The best way to learn is to be willing to try something new. If you test an idea carefully on just a few acres, it doesn’t matter if the idea succeeds or fails, Jack Boyer believes, because you learn either way.
Jack Boyer takes a scientific approach to building soil health. For the past 10 years, the retired ag engineer has focused on optimizing cover crop benefits on his farm, learning from both successes and failures of test strips on his farm near Reinbeck, Iowa. Boyer has worked with Practical Farmers of Iowa, the Iowa Soybean Association, Iowa State University and others to test the best ways to integrate cover crops into his seed corn, commercial corn and soybean operation. He and his wife Marion operate a 1,000-acre Century farm and grow their own cover crop seed.
After 10 years of testing and observation, Boyer’s takeaways include:
1) My top 3 reasons for using cover crops are erosion control, building organic matter, and increasing nutrient availability.
2) Erosion is expensive. I’ve been told the average 7.6 tons/acre soil loss per year in the U.S. amounts to a $40/acre loss in nutrients. That cost alone can justify using cover crops along with no-till or strip till for stepped-up erosion control. Soil erosion has both short-term and long-term economic consequences—everything from nutrient losses short term to loss of land value and decreased production long term.
3) Plant cover crops earlier if you want to capitalize most on the nitrogen sequestered for the next cash crop. Good growth in the fall translates to better growth in the spring. I’ve seen first-hand more N is available for the next cash crop—my average has been 66 pounds more N available with cover crops than without. The potential value is from $29 to $36 an acre for that N.
4) Cover crops can suppress weeds, to the extent that it’s possible to save enough money on herbicides to pay for cover crops while you keep fields just as clean. Cover crops cost about $30 an acre, but that’s not as costly as $40 an acre to spray herbicides. In one of my tests, in-season weed control was achieved entirely with the cover crop mulch, whether it was rolled or left standing. The most interesting part of that trial was the improved control of waterhemp in the cover crops versus no covers. I will say, though, the first time you plant green, it’s an emotional experience!
5) I see no yield differences in soybeans with and without cover crops after 3 years of trial data comparing the two. I haven’t observed any yield differences in corn, either.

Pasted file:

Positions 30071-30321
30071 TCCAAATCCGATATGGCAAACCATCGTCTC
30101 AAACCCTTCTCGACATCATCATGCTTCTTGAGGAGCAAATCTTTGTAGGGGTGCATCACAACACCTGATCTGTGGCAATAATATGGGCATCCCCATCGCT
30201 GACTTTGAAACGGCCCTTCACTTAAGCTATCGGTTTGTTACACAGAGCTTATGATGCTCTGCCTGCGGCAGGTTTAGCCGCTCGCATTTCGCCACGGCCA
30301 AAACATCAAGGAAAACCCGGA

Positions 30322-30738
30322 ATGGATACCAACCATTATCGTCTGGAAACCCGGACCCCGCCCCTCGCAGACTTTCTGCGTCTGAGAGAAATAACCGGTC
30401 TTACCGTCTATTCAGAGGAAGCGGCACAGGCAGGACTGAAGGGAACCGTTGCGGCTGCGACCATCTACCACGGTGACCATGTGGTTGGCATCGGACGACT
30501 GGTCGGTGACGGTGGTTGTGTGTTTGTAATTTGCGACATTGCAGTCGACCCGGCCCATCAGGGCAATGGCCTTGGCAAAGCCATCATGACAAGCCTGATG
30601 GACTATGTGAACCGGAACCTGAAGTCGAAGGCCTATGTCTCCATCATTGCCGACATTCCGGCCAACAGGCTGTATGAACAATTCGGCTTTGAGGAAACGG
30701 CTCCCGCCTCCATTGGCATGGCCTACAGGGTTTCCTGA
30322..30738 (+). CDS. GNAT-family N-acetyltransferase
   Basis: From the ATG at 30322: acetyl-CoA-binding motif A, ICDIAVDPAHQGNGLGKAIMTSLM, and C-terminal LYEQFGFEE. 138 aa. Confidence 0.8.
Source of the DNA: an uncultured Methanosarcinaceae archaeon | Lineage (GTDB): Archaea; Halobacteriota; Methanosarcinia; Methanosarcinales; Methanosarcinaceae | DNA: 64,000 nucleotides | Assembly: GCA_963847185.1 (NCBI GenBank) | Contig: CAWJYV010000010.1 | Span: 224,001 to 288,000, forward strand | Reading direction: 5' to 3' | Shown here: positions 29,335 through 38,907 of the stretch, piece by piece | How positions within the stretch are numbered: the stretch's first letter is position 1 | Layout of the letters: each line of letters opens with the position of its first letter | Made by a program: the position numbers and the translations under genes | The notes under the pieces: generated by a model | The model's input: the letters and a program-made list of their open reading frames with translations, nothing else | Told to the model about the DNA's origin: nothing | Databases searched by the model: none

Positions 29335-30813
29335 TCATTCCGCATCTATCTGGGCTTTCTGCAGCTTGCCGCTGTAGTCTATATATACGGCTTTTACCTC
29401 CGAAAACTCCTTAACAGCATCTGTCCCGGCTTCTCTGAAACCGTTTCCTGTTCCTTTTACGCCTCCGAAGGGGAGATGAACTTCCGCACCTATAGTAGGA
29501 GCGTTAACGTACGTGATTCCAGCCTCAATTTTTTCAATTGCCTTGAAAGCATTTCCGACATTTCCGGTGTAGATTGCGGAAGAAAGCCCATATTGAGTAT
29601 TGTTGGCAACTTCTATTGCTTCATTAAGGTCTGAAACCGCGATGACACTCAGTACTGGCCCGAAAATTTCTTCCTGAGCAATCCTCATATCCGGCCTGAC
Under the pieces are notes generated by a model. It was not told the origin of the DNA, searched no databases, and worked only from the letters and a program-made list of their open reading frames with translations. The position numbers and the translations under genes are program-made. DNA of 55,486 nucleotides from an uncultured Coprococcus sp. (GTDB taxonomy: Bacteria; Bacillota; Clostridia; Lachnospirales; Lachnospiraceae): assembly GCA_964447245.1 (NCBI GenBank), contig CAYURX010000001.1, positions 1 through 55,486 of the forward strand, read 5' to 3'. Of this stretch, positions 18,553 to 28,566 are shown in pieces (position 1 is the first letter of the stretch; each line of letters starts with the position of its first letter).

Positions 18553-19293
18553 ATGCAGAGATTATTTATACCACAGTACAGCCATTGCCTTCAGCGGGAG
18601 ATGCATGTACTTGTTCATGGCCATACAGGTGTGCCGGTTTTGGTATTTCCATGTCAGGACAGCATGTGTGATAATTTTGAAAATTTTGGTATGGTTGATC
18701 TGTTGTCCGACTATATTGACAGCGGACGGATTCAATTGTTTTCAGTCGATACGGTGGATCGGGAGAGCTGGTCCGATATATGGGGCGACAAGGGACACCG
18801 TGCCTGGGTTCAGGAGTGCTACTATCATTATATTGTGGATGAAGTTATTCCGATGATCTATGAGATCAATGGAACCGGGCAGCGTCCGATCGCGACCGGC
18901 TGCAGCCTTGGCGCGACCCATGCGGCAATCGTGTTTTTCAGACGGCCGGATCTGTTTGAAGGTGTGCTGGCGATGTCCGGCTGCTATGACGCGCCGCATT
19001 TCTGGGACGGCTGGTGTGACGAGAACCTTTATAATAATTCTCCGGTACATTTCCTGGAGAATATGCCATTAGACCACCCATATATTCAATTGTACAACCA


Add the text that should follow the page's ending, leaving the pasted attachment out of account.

6) You can plant green without any soybean yield consequences. After comparing four years of planting green against earlier cover crop termination, I haven’t seen any yield differences in soybeans. I haven’t had any trials for corn.
7) I’ve been applying too much nitrogen. Indicators last year showed I could cut the nitrogen I apply by 25 units without sacrificing corn yields.
8) I haven’t experienced allelopathy. There’s a lot of talk about allelopathy resulting in lower corn yields with rye cover crops, but I’ve never experienced it. I believe the key to fixing what some think is allelopathy is addressing N tie-up early in the season. I put 30 units of N in burndown to prevent N tie-up.
9) Anhydrous doesn’t mean the end of earthworms. I’ve watched as anhydrous ammonia fertilizer killed earthworms in the 6” space where it was applied, but then I’ve seen them back in the area in eight weeks.
10) Interseeding cover crops at V4-V6 corn stage should work. I’m on a mission to see which cover crops will survive in interseeded commercial corn, in early corn growth stage. This year, I’m comparing a 60” row spacing on three acres of corn to 30” rows, with the same plant populations, to see if I can harvest more sunlight with both cover crops and corn. We’ll see what happens with yields.
Costly erosion: $339/acre
Statistics on costs of soil erosion show why Boyer ranks erosion control high as a reason to use cover crops. An NRCS report of their Environmental Quality Incentives Program (EQIP) from 2002 and 2010 indicated that each ton of soil eroded contains the equivalent of 2.32 pounds of nitrogen and 1 pound of phosphorus. The cost per pound for nitrogen and phosphorus were $0.63 and $0.64 respectively.
In 2012, Iowa State University Extension Economist Mike Duffy suggested that the real cost to the farmer based on those estimates was a loss of fertilizer at $2.10 per ton of soil loss per acre.
Based upon July 2012 Iowa farmland values, Duffy also concluded that estimated loss in farmland value caused by soil erosion—based on crop suitability ratings—ranged from 3% to 17%. The average loss in land value per unit change in CSR value was 4.9%, or $339 per acre.
Lost farm income as a result of soil erosion in the U.S. is estimated by USDA at $100 million per year. Offsite costs of soil erosion go beyond the cost of lost fertilizer, loss of crop production and land value figured into lost farm income. When damages to roads, bridges and other infrastructure, environmental damage to streams, rivers and lakes, and other offsite costs were included, a 1995 assessment estimated the annual cost of soil erosion for both on-site and off-site effects at $44 billion a year in the United States.